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Arthur Hauffe

Arthur Hauffe (20 December 1892 – 22 July 1944) was a German general during World War II and commanded the XIII Army Corps. He was recipient of the Knight's Cross of the Iron Cross of Nazi Germany.

Role in Romania during World War II



While Hauffe was Chief of the German Army Mission in Romania, he signed on 30 August 1941 with General Nicolae Tătăranu of the Romanian War Headquarters the “Agreement for the Security, Administration, and Economic Exploitation of the Territory between the Dniester and the Bug and the Bug-Dnieper.” Paragraph 7 of the agreement dealt with the Jews in the camps and ghettos of Bessarabia and Bukovina and the Jewish inhabitants of Transnistria: “The evacuation of the Jews across the Bug is not possible now. They must therefore be concentrated in labor camps and used for various work until, once the operations are over, their evacuation to the East will be possible.” The agreement made clear that the ultimate goal was to “cleanse” the relevant territories of their Jewish inhabitants.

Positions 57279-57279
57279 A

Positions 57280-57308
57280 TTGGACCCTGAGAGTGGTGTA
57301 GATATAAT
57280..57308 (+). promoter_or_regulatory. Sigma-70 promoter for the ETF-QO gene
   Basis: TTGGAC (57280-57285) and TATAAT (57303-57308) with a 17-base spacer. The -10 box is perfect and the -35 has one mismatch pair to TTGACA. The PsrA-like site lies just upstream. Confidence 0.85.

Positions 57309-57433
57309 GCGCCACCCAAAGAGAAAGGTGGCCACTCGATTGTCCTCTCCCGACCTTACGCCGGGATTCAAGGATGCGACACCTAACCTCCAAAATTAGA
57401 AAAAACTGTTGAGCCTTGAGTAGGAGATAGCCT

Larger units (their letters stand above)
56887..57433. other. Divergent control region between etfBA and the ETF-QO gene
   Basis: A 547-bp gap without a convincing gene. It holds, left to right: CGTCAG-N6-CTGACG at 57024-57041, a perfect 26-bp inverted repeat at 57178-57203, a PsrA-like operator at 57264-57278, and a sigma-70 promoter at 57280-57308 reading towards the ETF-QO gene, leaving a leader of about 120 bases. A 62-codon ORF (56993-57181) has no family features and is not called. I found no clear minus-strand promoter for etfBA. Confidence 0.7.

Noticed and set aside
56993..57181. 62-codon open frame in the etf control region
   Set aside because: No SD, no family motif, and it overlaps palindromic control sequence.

Role in German defeats in the northern Ukraine



Hauffe was General of Infantry during the Lvov–Sandomierz Offensive. The Lvov-Sandomierz Offensive was a major Red Army operation to force the German troops from Ukraine and Eastern Poland which was launched in mid July 1944. During this military engagement, General Hauffe failed to prepare for the withdrawal of his troops when they were threatened by encirclement. He also failed to show up at headquarters during the final phase of the offensive from 20 July 1944 to 22 July 1944 thus forcing Lieutenant General Wolfgang Lange to assume command of the XIII Army Corps. His inaction lead to the encirclement of his troops in the Brody pocket where they were destroyed. He was captured by Soviet troops on 22 July 1944 and died later the same day when he stepped on a land mine.

Awards



  • Knight's Cross of the Iron Cross on 25 July 1943 as Generalleutnant and commander of 46. Infanterie-Division